Today’s big setpiece is a meeting of German Chancellor Angela Merkel and French President Francois Hollande ahead of a June EU summit which is supposed to lay the path for a banking union. The traditional twin motor of Europe has sputtered – not least because the French economy is so much more sickly than Germany’s – but also because of real differences of opinion.
When the Franco-German relationship was running smoothly, the two countries’ leaders routinely met before EU summits to prepare a joint position which more often than not prevailed (much to the annoyance of some of their partners). But Merkel and Hollande have conspicuously not done so on a number of occasions since the latter took power a year ago.
Hollande wanted a banking union including a structure to wind up failing banks and common deposit guarantee. The latter is already dead in the water and Germany is wary of the liabilities the former might impose upon it. The European Central Bank may have taken euro break-up risk off the table – though its pledge to save the euro is still to be tested – but banking union is still a huge issue. Without it the seeds of a future crisis, or even a revival of this one, will have been sown.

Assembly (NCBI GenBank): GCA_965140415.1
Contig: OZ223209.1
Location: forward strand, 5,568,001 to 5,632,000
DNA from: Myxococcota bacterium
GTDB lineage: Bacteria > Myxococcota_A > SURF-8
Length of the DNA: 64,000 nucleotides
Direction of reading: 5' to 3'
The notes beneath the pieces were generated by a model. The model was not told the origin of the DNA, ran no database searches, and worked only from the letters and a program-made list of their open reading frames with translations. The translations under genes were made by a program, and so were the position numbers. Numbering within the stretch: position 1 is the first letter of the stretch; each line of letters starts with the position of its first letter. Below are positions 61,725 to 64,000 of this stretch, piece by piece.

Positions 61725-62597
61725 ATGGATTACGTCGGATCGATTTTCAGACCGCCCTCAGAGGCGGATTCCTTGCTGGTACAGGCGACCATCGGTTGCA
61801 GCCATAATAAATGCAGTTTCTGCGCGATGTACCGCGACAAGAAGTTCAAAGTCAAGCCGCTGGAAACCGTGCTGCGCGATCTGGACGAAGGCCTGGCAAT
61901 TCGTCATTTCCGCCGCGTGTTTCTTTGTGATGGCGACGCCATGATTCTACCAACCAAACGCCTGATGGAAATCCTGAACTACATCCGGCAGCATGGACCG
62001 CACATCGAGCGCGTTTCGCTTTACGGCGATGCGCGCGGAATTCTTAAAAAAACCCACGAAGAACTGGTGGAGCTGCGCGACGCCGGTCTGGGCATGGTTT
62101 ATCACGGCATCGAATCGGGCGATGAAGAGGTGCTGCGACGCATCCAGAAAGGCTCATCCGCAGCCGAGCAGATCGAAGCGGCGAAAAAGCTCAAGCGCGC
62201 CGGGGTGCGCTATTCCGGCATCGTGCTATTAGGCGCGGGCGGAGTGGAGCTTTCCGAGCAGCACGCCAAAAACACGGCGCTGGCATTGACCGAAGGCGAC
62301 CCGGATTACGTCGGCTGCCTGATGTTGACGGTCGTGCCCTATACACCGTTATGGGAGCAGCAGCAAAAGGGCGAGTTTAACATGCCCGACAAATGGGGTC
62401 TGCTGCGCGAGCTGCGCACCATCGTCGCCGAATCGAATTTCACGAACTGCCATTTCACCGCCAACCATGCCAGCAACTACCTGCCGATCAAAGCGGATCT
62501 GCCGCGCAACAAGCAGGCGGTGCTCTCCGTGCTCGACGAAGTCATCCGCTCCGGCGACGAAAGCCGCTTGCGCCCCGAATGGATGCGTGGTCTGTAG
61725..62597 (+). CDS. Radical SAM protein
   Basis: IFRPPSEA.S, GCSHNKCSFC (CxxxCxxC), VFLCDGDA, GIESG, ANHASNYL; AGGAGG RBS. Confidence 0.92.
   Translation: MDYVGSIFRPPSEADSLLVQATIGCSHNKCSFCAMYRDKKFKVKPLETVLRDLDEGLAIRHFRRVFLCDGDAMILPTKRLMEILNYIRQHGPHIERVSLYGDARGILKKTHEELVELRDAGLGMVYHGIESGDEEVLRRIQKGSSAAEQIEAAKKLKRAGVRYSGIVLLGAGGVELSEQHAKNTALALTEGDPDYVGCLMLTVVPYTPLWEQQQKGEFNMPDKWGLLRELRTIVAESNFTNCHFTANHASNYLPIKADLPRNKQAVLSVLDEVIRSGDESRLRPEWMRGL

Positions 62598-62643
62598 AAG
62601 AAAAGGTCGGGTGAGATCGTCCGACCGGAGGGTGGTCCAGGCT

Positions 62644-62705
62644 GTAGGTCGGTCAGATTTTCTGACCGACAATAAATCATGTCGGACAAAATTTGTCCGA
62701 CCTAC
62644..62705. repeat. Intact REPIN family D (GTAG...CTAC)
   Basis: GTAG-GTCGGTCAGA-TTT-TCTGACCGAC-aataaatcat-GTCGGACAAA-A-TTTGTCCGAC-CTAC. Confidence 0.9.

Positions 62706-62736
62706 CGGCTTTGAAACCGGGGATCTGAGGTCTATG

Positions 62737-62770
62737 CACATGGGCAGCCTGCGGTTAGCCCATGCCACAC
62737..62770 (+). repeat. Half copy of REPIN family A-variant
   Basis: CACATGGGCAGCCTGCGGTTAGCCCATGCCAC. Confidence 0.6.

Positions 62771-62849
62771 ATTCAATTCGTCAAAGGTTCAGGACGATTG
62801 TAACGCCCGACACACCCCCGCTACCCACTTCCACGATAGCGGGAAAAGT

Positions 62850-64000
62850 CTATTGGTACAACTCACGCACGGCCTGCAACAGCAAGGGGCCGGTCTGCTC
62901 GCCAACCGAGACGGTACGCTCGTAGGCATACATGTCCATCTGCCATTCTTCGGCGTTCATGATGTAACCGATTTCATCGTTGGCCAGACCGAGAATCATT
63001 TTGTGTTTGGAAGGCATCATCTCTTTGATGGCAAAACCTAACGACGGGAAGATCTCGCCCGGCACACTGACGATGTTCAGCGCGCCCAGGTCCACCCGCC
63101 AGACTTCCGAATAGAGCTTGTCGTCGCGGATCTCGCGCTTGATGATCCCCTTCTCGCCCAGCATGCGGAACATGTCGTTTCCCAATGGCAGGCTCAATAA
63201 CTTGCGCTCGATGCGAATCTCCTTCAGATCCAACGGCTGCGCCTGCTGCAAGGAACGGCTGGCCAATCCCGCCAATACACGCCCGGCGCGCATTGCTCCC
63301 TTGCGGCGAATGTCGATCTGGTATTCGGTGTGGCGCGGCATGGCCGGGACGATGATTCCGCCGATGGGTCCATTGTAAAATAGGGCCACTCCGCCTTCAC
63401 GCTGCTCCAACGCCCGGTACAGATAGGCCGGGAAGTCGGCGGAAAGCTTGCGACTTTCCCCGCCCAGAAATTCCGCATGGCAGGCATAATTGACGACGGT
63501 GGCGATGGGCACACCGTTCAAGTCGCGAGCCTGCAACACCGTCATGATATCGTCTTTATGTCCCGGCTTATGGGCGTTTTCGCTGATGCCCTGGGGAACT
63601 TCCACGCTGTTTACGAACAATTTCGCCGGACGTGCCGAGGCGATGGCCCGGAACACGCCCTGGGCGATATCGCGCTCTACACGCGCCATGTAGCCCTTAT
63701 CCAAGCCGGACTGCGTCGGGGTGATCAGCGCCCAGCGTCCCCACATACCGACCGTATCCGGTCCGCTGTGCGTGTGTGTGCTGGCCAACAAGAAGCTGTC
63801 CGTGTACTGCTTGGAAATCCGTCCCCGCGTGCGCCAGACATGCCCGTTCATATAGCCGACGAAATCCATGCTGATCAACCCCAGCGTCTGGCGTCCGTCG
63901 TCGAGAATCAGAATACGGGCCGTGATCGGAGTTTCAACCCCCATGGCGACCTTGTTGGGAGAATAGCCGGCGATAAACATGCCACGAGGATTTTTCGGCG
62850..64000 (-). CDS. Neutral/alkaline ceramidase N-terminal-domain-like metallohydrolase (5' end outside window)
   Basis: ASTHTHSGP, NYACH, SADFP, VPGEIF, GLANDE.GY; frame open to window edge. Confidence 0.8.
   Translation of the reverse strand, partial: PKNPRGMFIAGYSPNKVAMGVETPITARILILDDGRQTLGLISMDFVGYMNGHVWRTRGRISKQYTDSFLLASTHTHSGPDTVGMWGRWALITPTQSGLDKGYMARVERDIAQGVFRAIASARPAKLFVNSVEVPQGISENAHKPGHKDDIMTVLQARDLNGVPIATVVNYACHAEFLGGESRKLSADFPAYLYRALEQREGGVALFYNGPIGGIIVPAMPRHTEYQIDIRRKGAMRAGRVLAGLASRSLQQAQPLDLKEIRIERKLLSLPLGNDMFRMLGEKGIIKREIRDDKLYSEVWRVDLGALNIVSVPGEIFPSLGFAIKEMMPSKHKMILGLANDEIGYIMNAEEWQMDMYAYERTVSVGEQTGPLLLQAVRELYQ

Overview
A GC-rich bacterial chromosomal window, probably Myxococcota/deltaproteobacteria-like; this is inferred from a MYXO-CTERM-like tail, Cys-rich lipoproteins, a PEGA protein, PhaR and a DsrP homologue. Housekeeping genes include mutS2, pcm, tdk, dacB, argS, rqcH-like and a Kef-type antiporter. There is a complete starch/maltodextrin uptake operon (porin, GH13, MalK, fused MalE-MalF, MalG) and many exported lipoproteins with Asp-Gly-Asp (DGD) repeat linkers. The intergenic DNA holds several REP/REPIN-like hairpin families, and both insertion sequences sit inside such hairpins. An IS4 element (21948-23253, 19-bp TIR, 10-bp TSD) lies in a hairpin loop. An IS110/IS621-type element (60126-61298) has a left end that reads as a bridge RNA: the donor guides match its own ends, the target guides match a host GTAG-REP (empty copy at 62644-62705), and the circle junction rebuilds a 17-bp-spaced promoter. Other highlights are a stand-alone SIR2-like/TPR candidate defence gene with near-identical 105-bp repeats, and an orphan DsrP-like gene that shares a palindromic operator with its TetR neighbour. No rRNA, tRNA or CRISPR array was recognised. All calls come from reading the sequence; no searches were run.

The smart money is that the June summit is long on bank regulation, short on bloc-wide measures to deal with stricken lenders. The big question is whether progress will be easier after Germany’s September elections.
There appears to be a recognition in Germany that antipathy towards its insistence on budgetary rigour (cuts and pain) is reaching uncomfortable levels. It has approached Spain and Portugal with a plan to help get money flowing to their credit-starved companies in the hope that it will bring down sky-high unemployment and German Finance Minister Wolfgang Schaeuble warned on Tuesday that failure to win the battle against youth unemployment could tear Europe apart. He also ruled out ripping up Europe’s welfare model.